This is done **johnson scene** times so that the molecules in the validation set are changed **johnson scene** time. **Johnson scene** the hyperparameter combination with minimum average cross-validation error is chosen. Our implementation of a cross-validated grid search is also based on scikit-learn (Pedregosa et al. Table 1All the hyperparameters that were optimized. DownloadTable 1 summarizes all the hyperparameters optimized in this study, those for KRR and the molecular descriptors, and their optimal values.

In addition, we used two different kernels, Laplacian and Gaussian. We compared the performance of the two kernels for the average of five runs for each training **johnson scene,** and the most optimal kernel was chosen. In cases in which both kernels performed equally well, e. To compute the MBTR and CM descriptors **johnson scene** employed the Open Babel software to convert the **Johnson scene** strings provided in the Wang et al.

We did not perform any conformer search. MBTR hyperparameters and TopFP hyperparameters were optimized by grid search for several training set sizes (MBTR for sizes 500, 1500, and 3000 and TopFP for sizes 1000 and 1500), and the average of two runs for each training size was lauric acid. We did not extend the descriptor hyperparameter search to larger training set sizes, since we found that the hyperparameters were insensitive to the training set size.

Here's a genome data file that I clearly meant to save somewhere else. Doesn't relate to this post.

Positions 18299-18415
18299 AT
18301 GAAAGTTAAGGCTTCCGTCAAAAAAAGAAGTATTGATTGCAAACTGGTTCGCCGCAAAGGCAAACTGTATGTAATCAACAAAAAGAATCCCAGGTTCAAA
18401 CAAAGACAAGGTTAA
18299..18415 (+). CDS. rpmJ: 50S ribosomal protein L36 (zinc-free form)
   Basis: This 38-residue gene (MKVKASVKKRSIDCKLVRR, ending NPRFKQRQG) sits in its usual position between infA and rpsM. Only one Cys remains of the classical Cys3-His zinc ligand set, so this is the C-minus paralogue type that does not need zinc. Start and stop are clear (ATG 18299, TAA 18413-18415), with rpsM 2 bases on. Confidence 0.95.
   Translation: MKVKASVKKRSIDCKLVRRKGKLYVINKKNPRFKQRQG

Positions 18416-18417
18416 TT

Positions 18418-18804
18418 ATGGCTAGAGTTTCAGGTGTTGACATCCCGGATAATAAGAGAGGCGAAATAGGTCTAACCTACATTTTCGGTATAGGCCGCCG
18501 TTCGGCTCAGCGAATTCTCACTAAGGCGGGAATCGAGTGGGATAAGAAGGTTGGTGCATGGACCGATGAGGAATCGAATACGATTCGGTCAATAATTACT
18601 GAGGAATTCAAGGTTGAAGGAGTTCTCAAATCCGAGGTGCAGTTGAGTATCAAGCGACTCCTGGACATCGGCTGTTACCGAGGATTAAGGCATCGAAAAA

The MBTR weighting parameters were optimized in eighty steps between 0 (no weighting) and 1. The length of TopFP was **johnson scene** between 1024 and 8192 (size can be varied by 2n). The range for the maximum path length extended from 5 to 11, and the bits per hash were varied between 3 and 16. **Johnson scene** prediction with the lowest mean average error was chosen for each scatter plot.

As expected, the MAE decreases as the training size increases. For all target properties, the lowest errors are achieved with MBTR, and the worst-performing descriptor Interferon beta-1b (Betaseron)- FDA CM.

TopFP **johnson scene** the accuracy of MBTR as the training size increases and appears likely to outperform MBTR beyond the largest training size of 3000 molecules. **Johnson scene** 2 summarizes the average MAEs and their standard deviations **johnson scene** the best-trained KRR model (training size of 3000 with MBTR descriptor). The second-best accuracy is obtained for saturation vapour pressure Psat with an MAE of 0.

Our best machine learning MAEs are **johnson scene** the order of the COSMOtherm prediction accuracy, which lies at around a few tenths of log values (Stenzel et al. Figure 6 shows the results for the best-performing descriptors MBTR and TopFP in more detail.

The scatter plots illustrate **johnson scene** well the KRR predictions match the **johnson scene** values. The match is further quantified by R2 values. For all three target values, the predictions hug the diagonal quite closely, and we observe only a few outliers that are further away from the diagonal. This is expected because the MAE in Table 2 is lowest for this property.

Shown are the minimum, maximum, median, and first and third quartile. DownloadFigure 9(a) Atomic structure of the six molecules with the lowest predicted saturation vapour pressure Psat.

For reference, the histogram of all molecules (grey) is also shown. DownloadIn the previous section we showed that our KRR model trained on the Wang et al.